So Rose & Blanche are rapidly outgrowing their digs (see The Sassy Ladies). They need a permanent place to live.
Most people agree that free-ranging is the best option to raise chickens. However, in our modest half acre lot, that’s not really an option. The chickens would be at risk for predation, since all that separates our back yard from an expansive pasture is a chainlink fence. Plus, I think Dean the Menace would have a taste for chicken. SO…we decided to build a chicken coop and run.
Now, I know chicken coops can be purchased as kits, but they’re pretty pricey. The cheapest one I found locally was over $200, and that was just the coop. Since the point of homesteading is to save money, not to spend more, we gave it a go on our own.
The biggest money saver for us was dumb luck. We have a friend who works for a fertilizer company, and he mentioned that they just burn their pallets at the end of the day.
That’s like burning money! Pallets are a hot commodity in pretty much every area right now. You can use them for crafting, building, anything!
Anyway, I digress.
He also mentioned that they let him take home as many as he wanted for free. FREE. He agreed to bring me NINE free pallets! I definitely owe him a six pack. These pallets were in good shape, so this is where most of my wood came from.
If you’re on a budget, find pallets. Go to hardware stores or factories and see if they have any they are willing to part with. Sometimes floral shops will as well. Post on your local classifieds or other online forum asking for extra pallets or wood. Lumber really adds up, so ask around!
The second bit of luck we had was from our parents. One day, they randomly dropped by with a truck bed full of treasure. They gave us three more pallets, three small sheets of tin, and a 100’x4′ roll of metal wire fencing! JACKPOT. They’re the best.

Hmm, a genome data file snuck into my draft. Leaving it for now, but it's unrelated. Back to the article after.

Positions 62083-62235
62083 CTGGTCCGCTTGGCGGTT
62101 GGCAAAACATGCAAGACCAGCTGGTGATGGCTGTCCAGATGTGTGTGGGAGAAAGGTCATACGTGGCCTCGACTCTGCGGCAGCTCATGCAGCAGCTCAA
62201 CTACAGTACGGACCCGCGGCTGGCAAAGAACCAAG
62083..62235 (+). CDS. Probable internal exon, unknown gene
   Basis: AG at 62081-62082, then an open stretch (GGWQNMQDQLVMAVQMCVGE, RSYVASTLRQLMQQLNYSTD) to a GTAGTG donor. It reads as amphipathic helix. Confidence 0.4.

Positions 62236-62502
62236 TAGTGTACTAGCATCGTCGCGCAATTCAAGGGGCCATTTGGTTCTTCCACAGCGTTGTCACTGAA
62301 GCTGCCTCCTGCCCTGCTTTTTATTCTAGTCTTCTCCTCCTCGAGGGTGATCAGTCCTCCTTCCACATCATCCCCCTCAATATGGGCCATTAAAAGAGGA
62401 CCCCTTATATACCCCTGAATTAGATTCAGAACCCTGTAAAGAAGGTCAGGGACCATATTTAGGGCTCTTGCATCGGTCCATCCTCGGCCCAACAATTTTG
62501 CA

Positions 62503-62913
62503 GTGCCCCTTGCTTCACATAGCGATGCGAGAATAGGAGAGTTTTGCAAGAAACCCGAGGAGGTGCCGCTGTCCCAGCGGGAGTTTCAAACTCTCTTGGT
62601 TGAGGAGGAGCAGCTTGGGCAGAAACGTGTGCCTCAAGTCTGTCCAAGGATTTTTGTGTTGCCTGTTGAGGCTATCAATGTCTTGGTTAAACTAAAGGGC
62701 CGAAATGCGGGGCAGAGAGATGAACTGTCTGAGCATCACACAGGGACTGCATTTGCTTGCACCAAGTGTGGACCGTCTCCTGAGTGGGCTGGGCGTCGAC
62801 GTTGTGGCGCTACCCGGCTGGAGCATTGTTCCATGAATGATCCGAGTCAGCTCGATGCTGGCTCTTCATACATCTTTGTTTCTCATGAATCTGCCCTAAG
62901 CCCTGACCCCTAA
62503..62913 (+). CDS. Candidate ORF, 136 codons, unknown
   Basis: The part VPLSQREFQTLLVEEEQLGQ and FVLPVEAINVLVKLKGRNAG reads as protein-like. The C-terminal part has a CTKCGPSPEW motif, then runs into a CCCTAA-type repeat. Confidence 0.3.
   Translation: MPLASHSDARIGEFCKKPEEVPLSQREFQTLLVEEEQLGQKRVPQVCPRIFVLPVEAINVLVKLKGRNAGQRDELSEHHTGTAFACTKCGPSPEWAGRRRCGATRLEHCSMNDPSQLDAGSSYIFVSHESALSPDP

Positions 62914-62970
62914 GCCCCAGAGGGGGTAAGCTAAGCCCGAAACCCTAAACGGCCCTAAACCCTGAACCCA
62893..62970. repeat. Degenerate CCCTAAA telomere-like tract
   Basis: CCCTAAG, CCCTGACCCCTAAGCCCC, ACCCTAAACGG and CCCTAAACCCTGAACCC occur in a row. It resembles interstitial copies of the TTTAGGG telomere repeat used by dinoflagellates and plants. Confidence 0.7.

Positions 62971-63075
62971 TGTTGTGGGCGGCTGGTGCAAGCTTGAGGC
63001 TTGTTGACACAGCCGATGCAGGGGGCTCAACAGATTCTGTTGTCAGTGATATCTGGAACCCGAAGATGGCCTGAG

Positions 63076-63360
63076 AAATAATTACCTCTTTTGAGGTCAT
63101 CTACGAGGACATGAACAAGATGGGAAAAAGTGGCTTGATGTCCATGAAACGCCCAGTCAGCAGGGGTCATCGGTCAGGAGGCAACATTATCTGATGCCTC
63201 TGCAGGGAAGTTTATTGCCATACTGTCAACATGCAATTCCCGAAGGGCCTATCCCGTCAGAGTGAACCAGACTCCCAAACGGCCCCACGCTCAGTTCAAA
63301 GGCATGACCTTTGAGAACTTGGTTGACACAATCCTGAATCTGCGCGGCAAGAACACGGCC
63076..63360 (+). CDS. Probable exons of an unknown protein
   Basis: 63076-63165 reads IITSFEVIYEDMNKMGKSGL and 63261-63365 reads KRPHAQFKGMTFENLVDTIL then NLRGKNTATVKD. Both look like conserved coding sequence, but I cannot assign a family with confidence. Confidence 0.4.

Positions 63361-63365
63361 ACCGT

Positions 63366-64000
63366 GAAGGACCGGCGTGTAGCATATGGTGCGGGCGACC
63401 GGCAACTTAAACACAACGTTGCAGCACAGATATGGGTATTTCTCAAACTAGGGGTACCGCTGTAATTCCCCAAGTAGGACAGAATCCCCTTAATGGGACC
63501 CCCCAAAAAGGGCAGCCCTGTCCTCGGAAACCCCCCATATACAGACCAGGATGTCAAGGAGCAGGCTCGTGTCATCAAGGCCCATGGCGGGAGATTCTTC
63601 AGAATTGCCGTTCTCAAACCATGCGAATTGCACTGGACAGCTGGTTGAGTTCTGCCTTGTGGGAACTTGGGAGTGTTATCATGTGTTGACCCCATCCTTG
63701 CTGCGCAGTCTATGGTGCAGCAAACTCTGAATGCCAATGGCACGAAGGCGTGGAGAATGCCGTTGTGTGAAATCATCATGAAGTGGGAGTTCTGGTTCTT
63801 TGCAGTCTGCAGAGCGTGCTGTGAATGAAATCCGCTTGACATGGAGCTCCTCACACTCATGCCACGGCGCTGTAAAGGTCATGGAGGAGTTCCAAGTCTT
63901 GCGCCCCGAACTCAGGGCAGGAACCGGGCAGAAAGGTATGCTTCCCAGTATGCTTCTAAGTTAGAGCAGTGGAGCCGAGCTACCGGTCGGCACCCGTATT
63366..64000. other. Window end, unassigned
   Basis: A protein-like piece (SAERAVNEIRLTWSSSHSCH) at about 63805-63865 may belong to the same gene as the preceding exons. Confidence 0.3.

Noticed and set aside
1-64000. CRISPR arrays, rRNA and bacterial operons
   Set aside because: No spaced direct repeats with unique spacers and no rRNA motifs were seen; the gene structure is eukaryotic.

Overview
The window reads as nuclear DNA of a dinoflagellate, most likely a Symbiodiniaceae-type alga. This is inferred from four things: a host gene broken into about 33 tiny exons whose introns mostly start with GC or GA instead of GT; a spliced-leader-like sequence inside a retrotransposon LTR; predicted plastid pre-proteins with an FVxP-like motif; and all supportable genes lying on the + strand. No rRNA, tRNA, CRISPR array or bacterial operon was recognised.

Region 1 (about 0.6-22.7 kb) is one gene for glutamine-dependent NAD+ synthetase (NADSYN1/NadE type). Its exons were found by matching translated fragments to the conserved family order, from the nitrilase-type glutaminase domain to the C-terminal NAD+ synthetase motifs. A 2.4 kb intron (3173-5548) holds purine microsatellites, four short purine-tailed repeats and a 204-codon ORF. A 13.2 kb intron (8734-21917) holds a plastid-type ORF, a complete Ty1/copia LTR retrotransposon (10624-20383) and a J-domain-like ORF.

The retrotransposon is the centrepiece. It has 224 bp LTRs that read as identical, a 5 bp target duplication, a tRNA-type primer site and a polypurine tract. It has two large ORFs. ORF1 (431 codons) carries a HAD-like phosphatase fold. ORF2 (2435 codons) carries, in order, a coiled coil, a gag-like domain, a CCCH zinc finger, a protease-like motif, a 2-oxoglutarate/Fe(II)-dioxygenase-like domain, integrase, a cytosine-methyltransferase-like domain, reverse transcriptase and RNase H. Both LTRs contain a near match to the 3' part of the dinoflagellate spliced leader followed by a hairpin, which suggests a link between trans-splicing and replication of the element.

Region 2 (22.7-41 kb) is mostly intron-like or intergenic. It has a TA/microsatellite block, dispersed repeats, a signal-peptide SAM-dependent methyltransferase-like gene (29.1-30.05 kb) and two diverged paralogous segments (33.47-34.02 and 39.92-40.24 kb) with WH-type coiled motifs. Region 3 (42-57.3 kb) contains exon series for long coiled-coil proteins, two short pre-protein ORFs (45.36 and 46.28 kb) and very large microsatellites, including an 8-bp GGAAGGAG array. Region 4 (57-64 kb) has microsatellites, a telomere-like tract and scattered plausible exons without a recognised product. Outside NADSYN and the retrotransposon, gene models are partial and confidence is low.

Now, in addition to this windfall of Manna, we did have to purchase a few things. We used a 4x4x8′ cut into 4 pieces for the base. We also got two 2×4’s cut in half for the framing. We also got a piece of 2’x2′ plywood for the nesting box lid, wood screws, and some dowel rods for the chickens to roost on. I got 6 1x2x8 pieces of wood for trim.
NOTE: If you are looking for a professional chicken coop with fancy blueprints stamped with an engineer’s seal of approval, keep on truckin’. I am not an engineer, and I don’t have much experience with building things. I just came up with this as I went with the materials I had on hand. So if you’re here to judge, get to steppin’.
The first step was tearing up the pallets. The best way we found to do it was to saw the board near the nails on each end, pry out the middle a crowbar, and then hammer out the nails. That took FOREVER, but free is free. We would rather have free wood that we have to tear up and cut than pay for pre-cut wood, but that’s just us.Then we built the frame. We took the four two-foot sections of 4×4 and screwed them to four pieces of pallet in a square. Our pallet boards were 30″ long because that was the size of pallets we had, but they can be however big you need. We then laid pallets in a line with the two boards on top of the square. This will be your coop floor. As you can see, we left about a half inch between each board. We did this both for droppings and for ventilation, but you can decide if you want to do this based on your property and needs.